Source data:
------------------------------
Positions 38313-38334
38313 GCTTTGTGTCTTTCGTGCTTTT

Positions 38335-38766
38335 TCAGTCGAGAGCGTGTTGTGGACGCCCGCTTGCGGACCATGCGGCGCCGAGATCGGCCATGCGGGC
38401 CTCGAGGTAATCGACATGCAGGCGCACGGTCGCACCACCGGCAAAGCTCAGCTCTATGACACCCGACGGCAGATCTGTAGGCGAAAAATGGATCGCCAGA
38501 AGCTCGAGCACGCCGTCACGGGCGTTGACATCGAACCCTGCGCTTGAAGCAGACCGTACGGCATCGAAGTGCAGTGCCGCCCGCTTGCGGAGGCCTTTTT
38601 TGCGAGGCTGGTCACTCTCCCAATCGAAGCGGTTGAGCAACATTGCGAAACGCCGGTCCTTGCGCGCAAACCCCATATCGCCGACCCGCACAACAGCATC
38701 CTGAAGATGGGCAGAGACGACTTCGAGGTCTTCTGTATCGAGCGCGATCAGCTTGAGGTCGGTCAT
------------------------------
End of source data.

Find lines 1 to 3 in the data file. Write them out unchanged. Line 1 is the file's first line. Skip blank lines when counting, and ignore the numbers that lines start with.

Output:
Positions 38313-38334
38313 GCTTTGTGTCTTTCGTGCTTTT

Positions 38335-38766